Shamim Chowdhury, TRT World’s Asia correspondent, told students at Northwestern University in Qatar (NU-Q) that with the rise of social media and alongside it, fake news, “the need for truth and journalistic integrity is more important now than ever before”.
Chowdhury, a guest speaker in a journalism class at Northwestern Qatar, shared her story of starting as a young reporter at The Daily Express in the UK and then transitioning to television news as the deputy editor of Al Jazeera English before joining the Turkish news channel TRT World, as their Asia correspondent.
Throughout her career, Chowdhury has reported on global issues and political affairs, including the annexation of Crimea in 2013, the Rohingya refugee crisis in 2017 and the Syrian Civil War since 2011, NU-Q said in a statement.
Chowdhury spoke to the Journalism in the Digital World class, taught by Northwestern Qatar’s Prof Marcela Pizarro.
During the class, the students asked her questions on political journalism, how to start in the industry, how to develop stories for broadcast versus print, what the safety and security precautions are for foreign correspondents, and how they can be ethical and fair in their reporting.
While explaining that climbing the career ladder in an industry as competitive and challenging as journalism takes time, she encouraged them to persevere.
“With time you will grow, learn, and build character,” she said. “Every single day has contributed to where I am now, and I wouldn’t have it any other way.”
Working for a large media network means communicating with a general mass audience, Chowdhury explained.
In today’s heavily populated media landscape, it is very competitive and, she told them that they had to “create content that is engaging and convince readers and viewers that your story is important, interesting and relevant to them.”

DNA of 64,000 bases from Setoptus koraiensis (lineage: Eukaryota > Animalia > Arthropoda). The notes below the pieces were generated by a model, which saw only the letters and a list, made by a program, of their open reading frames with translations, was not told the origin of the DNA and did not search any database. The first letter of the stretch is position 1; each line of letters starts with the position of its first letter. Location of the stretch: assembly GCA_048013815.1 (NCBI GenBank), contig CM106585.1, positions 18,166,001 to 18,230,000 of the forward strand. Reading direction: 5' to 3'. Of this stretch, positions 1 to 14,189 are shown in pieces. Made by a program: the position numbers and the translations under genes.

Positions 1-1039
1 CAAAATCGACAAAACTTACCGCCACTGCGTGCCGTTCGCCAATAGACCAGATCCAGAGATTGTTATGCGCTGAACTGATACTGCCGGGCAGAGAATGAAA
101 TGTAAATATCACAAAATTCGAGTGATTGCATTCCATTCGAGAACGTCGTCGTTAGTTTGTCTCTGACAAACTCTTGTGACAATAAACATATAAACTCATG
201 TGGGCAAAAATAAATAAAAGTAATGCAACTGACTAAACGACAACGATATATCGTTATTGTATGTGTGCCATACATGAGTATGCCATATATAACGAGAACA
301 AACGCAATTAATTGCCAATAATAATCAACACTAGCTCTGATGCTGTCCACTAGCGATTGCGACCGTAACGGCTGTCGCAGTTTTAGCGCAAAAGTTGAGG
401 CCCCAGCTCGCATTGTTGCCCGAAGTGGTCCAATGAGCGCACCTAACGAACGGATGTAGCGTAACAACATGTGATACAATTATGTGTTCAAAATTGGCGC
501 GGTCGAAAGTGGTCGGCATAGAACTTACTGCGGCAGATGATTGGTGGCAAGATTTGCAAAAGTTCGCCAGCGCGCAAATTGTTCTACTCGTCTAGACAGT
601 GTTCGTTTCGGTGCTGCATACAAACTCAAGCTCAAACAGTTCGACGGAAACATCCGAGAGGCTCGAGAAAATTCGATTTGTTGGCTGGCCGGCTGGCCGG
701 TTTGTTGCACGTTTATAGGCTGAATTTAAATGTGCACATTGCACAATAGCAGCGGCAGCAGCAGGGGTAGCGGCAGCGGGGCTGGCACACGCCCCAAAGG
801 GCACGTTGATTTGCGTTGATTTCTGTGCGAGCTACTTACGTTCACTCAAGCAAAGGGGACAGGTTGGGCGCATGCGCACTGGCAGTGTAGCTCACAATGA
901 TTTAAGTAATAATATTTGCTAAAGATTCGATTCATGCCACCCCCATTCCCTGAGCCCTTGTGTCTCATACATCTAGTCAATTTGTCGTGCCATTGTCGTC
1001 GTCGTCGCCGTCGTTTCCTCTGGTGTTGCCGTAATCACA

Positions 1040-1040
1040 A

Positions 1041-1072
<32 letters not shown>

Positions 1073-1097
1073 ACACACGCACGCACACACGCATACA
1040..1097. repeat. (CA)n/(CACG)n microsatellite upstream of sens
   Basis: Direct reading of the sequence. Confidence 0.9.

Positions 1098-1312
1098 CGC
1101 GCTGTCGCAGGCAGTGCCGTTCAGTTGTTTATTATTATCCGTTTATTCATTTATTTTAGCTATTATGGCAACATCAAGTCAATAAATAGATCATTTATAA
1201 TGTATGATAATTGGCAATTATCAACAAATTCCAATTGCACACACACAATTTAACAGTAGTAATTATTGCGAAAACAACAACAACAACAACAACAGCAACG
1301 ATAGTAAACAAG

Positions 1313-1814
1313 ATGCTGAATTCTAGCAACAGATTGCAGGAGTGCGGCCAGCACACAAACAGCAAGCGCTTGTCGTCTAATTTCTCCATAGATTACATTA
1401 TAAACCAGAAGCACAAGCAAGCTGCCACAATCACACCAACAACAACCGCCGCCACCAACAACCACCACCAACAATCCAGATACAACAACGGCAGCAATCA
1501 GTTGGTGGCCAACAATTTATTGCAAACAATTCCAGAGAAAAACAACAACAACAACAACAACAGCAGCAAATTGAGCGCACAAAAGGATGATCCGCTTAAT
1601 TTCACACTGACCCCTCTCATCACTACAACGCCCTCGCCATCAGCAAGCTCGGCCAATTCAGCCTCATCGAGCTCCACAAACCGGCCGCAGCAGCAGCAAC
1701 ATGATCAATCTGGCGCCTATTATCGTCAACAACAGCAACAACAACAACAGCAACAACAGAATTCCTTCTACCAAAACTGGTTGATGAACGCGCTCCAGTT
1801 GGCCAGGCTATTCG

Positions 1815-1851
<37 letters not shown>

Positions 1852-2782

Of all the lessons she learned throughout her career in media, Chowdhury shared three that were invaluable to her – “know your audience and understand what matters to them, tell a good story and be prepared for the risks involved in reporting on an unfolding crisis or in hostile environments.”
It was storytelling, however, that she said was essential — being able to identify the news angle and combine visuals with words to bring a story to life is key. “If you’re working for a TV network, then your words must complement your visuals, and if you’re working in print then you need to use words to evoke your reader’s imagination,” she said. “Keep it simple and factual, stripped away from jargon…If you can tell a good story, your viewers and reader will be interested.”
Pizarro said that she often invites working journalists to her classes to give students a chance to hear directly from them what it takes to be successful.
“We have an incredibly global cohort of students at NU-Q. Giving them exposure to prominent international journalists from a range of different backgrounds provides them with first-hand accounts of what their lives will be as future journalists and storytellers, helping them prepare for their professional careers,” said Pizarro.
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